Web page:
Arctic fox fur, mink, polecat and stoat fur have a softer more sinewy action than rabbit.
Try Marabou in place of rabbit.
Using some of the longer softer furs as hackles on wet patterns can give extra life and movement.
Who knows you may build a famous fly. (Just on this subject, have a look at what fish may see that we cannot.)
Curling leaders are a pain, but easy to remove. Tuck a piece of real-rubber glove, or an eraser with a slit cut in it in your fly vest.
Pull the leader, gently, through the slit in the eraser, or the piece of rubber glove pinched lightly between your fingers, and bingo, a straight leader.
But gently does it, too fast or too hard, and you will heat up the leader and lower its breaking strain.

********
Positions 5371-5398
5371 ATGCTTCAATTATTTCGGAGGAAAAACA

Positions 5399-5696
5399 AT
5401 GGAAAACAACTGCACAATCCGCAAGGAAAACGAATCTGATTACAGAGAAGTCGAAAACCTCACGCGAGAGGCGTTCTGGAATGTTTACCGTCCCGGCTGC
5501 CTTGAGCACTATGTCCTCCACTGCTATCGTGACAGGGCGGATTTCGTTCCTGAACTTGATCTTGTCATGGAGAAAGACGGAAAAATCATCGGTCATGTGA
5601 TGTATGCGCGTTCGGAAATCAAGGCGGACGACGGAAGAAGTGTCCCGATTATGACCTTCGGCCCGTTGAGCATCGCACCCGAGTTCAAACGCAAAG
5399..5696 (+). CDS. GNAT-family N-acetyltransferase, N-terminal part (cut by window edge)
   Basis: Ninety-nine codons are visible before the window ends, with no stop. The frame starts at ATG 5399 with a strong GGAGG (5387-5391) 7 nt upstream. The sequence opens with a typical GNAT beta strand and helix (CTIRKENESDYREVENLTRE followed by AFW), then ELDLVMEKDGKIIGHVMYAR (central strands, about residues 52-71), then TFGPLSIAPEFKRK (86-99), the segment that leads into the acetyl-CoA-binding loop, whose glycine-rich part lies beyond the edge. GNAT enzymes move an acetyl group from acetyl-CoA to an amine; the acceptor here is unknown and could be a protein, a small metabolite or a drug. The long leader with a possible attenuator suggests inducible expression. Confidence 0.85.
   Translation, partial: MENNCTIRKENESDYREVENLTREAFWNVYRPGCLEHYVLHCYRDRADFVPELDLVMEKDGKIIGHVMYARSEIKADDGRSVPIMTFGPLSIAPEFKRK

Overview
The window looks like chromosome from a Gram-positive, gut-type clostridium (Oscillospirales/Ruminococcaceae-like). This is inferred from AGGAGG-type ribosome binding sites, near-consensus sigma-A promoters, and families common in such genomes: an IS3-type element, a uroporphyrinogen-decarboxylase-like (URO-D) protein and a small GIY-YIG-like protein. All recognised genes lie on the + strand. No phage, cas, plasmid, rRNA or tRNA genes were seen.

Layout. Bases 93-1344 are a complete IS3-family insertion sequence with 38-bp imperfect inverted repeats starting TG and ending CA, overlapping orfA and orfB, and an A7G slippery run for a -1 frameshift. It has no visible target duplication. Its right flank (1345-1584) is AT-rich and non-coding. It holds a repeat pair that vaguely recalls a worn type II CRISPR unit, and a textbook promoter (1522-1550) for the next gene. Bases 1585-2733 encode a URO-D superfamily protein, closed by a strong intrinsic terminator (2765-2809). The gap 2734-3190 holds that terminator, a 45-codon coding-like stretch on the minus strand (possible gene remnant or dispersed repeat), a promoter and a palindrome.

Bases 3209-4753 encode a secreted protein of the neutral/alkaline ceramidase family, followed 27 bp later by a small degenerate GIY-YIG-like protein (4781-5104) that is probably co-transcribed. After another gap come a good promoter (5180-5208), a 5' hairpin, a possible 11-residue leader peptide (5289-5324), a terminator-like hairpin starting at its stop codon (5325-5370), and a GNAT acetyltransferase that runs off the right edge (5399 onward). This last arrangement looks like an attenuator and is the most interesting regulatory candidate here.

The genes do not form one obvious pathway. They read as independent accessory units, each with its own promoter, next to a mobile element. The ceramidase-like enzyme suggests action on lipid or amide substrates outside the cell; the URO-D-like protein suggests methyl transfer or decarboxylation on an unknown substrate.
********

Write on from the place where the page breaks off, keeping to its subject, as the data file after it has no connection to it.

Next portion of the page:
Nothing will succeed in losing a good fish like using yesterday's knots.
Knots put the line under tension, and mono under tension tries to recover its shape placing the line under more tension. The longer time a knot is left the more the tension builds up, the weaker the knot becomes.
Always un-rig a rod after a days fishing and re-tie your terminal rigs on the next day out.
The better fishermen we know will even go to the trouble of re-tying traces and terminal rigs after a good fish.
They know that the fight of a good fish will terminally damage any knot, and the next fish they hook may be that prized trophy fish. [More on knots]
Fly casting purists will scoff and jeer, but one of the most effective ways of 'loading' the rod when casting heavy nymphs is to let the fly hit the water on the forward false cast. The grip of the water helps to fully load the rod so you can get the line up to speed.